Heme oxygenase (HO), a heat shock protein containing hemoglobin, is an important enzyme in heme catabolism. It is involved in cell homeostasis and has anti-inflammatory, antioxidant, anti-apoptosis, immunomodulation, and other functions. It is expressed at a modest level in most normal tissues. When the body suffers from ischemia hypoxia, injury, toxins, and other nociceptive stimuli, the expression increases, which can transform the oxidative microenvironment into an antioxidant environment to promote tissue recovery from damage. In recent years, research has continued to verify its value in a variety of human bodily systems. It is also regarded as a key target for the treatment of numerous disorders. With the advancement of studies, its significance in renal disease has gained increasing attention. It is thought to have a significant protective function in preventing acute kidney injury and delaying the progression of chronic renal diseases. Its protective mechanisms include anti-inflammatory, antioxidant, cell cycle regulation, apoptosis inhibition, hemodynamic regulation, and other aspects, which have been demonstrated in diverse animal models. Furthermore, as a protective factor, its potential therapeutic efficacy in renal disease has recently become a hot area of research. Although a large number of preclinical trials have confirmed its therapeutic potential in reducing kidney injury, due to the problems and side effects of HO-1 induction therapy, its efficacy and safety in clinical application need to be further explored. In this review, we summarize the current state of research on the mechanism, location, and treatment of HO and its relationship with various renal diseases.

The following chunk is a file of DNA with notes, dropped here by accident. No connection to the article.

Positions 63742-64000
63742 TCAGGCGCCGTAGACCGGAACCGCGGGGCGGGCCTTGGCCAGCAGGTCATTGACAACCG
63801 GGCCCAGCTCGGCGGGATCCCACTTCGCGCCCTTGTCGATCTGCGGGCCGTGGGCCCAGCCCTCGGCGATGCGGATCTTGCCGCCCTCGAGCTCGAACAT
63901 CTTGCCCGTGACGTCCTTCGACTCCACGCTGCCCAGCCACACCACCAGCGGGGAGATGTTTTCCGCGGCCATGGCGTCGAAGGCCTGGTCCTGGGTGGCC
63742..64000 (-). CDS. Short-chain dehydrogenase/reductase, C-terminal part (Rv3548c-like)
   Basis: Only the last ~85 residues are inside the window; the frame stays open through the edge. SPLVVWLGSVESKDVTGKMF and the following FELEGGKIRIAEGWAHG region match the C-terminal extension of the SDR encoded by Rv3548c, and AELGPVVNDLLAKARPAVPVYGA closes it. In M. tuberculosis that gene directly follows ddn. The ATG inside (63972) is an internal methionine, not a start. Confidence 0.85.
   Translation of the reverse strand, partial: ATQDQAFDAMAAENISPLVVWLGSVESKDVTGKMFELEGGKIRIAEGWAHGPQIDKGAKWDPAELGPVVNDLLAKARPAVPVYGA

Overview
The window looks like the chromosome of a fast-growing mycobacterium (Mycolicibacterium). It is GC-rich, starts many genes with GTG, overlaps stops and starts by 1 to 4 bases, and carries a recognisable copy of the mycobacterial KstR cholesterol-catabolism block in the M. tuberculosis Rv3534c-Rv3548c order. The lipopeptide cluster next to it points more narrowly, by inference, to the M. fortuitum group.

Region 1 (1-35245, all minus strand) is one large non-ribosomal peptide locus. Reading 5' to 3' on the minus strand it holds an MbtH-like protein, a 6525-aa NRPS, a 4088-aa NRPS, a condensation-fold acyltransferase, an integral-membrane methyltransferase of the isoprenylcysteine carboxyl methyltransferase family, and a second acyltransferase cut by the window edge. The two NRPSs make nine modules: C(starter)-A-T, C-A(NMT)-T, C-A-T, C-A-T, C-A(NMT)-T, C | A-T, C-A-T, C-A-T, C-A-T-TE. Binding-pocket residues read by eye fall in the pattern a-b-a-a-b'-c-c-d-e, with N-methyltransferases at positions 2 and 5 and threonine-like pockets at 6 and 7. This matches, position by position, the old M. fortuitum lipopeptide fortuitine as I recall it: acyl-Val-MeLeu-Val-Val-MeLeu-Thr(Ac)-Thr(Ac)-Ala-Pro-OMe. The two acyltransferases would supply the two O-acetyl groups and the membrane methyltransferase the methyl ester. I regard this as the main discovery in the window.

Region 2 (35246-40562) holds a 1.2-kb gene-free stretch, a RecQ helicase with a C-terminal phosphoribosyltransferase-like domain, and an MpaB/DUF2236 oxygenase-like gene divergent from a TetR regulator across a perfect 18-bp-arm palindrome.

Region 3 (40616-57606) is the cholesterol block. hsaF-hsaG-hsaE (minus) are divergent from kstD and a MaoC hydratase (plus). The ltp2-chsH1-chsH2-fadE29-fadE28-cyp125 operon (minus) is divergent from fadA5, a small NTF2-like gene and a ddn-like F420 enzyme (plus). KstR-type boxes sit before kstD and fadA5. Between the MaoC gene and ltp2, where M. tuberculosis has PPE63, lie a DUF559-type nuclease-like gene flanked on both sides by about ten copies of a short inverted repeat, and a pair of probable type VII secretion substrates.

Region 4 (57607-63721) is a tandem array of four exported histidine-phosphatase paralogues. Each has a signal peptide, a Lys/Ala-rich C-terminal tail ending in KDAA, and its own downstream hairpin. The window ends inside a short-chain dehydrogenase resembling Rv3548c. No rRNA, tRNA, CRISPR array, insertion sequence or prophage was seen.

Keywords: heme oxygenase; mechanism; renal disease; therapeutic; value.
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